King will help lead the delegation in the opening ceremony Feb. 7 at the Sochi Games, which has been overshadowed by a recent anti-gay law in Russia, calls for a boycott and criticism from human rights groups.
“It took about 10 seconds,” King told The Associated Press on Wednesday about deciding to go to Sochi. “It sends a strong message that America is very diverse. We are here, and surrogates as athletes and gay athletes. We reflect part of America. Maybe we’ll be a voice for people who don’t feel they can be a voice yet.”
She’ll be joined on the delegation by two openly gay former Olympic athletes – figure skater Brian Boitano and hockey player Caitlin Cahow. In June, Russia passed a law banning gay “propaganda” to minors.
King said she’ll walk in the opening ceremony, attend ice hockey and figure skating events and meet U.S. athletes during her three-day visit to the games. The openly gay former tennis star said she’d like sexual orientation added to the list of protections in the charter of the International Olympic Committee.
“I’m all excited about meeting different athletes and watching them do what they do,” King told the AP in an exclusive phone interview from her home in New York. “The Olympics is foremost about the athletes coming together, and they have worked so hard for this moment to be representing their country and competing.
“That’s the essence of what it’s about.”
There’s the possibility of consequences if an athlete wears a rainbow pin or carries a rainbow flag in Sochi.
“I don’t want any athlete getting in trouble, although I think they should do anything they want,” she said. “Before I knew about Rule 50, I thought it would be sweet to wave some flags or something. But they can get in big trouble and have their medal taken away and also be sent home.”
Rule 50 of the Olympic Charter for states: “No kind of demonstration or political, religious or racial propaganda is permitted in any Olympic sites, venues or other areas.”
President Barack Obama has been publicly critical of the Russian anti-gay law and President Vladimir Putin‘s “cold-war” mentality on other issues. For the first time since 2000, the U.S. delegation to the Olympics will not include a president, former president, vice president or first lady.
First lady Michelle Obama led the U.S. delegation at the 2012 London Games; Vice President Joe Biden presided at the 2010 Vancouver Olympics; and President George W. Bush attended the 2008 Beijing Games.
The presidents of Germany and France are among leaders not traveling to the Olympics.
So King, a social justice trailblazer who won 39 Grand Slam titles in her career, was tapped to enter the fray involving the delicate balance of Olympic sports and politics. Call it diplomacy through diversity.
“Maybe we’ll help the LGBT community in Russia, I hope there will be a connection for them and help them not feel alone and disenfranchised,” King said. “Personally, I hope it helps the movement take another step forward so people will realize we’re just like everybody else. It should be a non-issue. It’s just like people of color in our country and other places, it has to be a non-issue.”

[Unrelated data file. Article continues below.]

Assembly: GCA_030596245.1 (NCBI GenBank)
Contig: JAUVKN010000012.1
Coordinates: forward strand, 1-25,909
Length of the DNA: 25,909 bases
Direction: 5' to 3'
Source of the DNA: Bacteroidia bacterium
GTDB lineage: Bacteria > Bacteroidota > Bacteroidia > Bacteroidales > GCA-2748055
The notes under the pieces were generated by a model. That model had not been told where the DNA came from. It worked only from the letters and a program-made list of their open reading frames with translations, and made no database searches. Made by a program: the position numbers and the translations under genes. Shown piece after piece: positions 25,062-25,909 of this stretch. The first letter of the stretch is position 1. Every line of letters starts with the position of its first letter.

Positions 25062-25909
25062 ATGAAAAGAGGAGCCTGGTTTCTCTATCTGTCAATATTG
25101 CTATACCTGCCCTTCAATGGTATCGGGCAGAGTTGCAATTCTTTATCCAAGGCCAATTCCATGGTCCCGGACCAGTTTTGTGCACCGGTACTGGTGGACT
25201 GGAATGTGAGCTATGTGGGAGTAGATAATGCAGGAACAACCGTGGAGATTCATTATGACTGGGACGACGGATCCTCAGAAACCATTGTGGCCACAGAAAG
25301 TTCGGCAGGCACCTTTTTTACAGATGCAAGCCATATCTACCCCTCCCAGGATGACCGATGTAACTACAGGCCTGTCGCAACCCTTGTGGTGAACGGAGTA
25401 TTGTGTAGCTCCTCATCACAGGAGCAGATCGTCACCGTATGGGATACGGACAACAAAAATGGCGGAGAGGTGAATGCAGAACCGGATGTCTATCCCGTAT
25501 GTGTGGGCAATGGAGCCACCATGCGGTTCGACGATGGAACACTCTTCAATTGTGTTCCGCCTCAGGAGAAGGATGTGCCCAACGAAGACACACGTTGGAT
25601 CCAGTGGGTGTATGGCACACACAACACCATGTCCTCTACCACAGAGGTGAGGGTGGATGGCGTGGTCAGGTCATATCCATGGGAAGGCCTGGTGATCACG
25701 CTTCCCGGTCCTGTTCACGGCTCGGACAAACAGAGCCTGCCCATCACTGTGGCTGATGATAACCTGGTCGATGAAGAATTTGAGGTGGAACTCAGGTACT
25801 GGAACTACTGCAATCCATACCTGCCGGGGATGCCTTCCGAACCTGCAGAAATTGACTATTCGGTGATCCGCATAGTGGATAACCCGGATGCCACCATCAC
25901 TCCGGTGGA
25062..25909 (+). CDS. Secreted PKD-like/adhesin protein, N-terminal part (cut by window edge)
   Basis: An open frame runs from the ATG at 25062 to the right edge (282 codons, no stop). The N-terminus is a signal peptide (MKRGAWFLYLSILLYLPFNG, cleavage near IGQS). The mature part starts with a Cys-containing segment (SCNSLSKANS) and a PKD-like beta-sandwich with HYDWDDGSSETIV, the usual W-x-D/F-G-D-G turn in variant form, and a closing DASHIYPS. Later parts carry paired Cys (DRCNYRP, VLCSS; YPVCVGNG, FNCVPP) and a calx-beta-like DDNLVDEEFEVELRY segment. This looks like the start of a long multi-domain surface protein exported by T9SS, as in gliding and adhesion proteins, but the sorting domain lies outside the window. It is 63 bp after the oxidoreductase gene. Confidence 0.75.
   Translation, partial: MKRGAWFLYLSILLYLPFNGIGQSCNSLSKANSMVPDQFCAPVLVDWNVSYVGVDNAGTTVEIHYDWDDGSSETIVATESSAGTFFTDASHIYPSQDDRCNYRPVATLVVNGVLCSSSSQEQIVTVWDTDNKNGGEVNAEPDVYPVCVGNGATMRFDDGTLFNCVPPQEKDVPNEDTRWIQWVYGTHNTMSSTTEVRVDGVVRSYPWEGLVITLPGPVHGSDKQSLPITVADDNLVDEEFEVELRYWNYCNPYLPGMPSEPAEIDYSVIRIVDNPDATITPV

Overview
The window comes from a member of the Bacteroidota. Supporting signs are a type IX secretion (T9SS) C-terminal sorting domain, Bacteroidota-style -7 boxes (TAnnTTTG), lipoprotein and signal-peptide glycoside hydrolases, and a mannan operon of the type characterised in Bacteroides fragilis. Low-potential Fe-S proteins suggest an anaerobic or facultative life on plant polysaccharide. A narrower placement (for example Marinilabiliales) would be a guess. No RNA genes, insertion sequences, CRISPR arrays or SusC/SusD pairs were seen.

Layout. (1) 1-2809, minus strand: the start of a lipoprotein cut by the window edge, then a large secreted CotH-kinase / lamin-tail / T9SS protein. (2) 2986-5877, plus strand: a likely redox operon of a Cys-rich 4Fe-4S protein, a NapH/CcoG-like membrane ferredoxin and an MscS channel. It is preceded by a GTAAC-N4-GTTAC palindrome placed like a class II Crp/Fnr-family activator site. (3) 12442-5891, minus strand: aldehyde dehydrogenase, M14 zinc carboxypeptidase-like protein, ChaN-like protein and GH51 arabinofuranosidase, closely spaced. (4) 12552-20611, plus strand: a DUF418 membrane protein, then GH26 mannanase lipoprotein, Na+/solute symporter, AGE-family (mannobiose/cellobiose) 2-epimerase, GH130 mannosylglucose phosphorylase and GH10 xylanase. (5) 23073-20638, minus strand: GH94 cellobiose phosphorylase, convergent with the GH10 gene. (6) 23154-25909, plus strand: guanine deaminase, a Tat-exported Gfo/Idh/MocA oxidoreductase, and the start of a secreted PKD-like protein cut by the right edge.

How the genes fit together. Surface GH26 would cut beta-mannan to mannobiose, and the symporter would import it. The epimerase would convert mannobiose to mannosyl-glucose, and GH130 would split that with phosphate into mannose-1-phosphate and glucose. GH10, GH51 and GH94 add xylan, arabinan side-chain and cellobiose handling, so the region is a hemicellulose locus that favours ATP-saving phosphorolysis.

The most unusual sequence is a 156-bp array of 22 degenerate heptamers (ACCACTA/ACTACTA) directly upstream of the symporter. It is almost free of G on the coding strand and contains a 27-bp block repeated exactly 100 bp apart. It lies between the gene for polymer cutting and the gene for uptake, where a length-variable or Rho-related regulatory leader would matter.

King is no stranger to the Obama administration. In 2009, she kissed the Medal of Freedom that Obama draped around her neck upon receiving the country’s highest civilian honor. She’s also a member of the President’s Council on Fitness, Sports and Nutrition, and involved with Michelle Obama’s “Let’s Move” campaign to reduce childhood obesity.
As an 18-year-old, King played tennis in Russia and returned several times throughout her career.
“The Russian people have always been so wonderful to me, personally,” she said.
With King serving as Olympic coach, the U.S. women’s tennis teams won gold in singles and doubles at the 2000 Sydney and 1996 Atlanta Games.
King said the WTA was criticized about women’s rights issues a few years ago when it moved its championship to Doha, Qatar.
“I don’t believe in boycotting. That’s more reason to go,” King said. “The only way you break down barriers is by being there and meeting people and getting these issues out on the table – doing it in an appropriate and diplomatic way.”
Although the Russian government has given the IOC assurances about the safety and well-being of gay athletes and visitors during the Olympics, competitors will enter a twilight zone of mixed messages in Sochi. The Olympic Charter calls for no discrimination by participating countries; Russia says it will essentially put on hold the anti-gay law during the 18-day international event; and last month the IOC cited Rule 50 to remind athletes to refrain from political gestures.
Last week, Putin rescinded a ban on demonstrations in and around the Sochi Olympics and Paralympics. However, any approved demonstrations are expected to be restricted to “protest zones” far from Olympic venues.
Gay rights groups say the law encourages harassment and violence toward LGBT people in Russia. In 2012, the country banned adoption of Russian children by U.S. parents, and gay activists are concerned the ban will extend to the LGBT community after the games.
“I just think it’s important that we’re seen and we’re out and we’re free,” King said. “I hope that I’ll meet people, maybe in Russia, who are concerned and have discussions. There’s nothing like meeting people in person and just listening to them and exchanging information and building relationships.”
At 70, King is ready to take center stage again.
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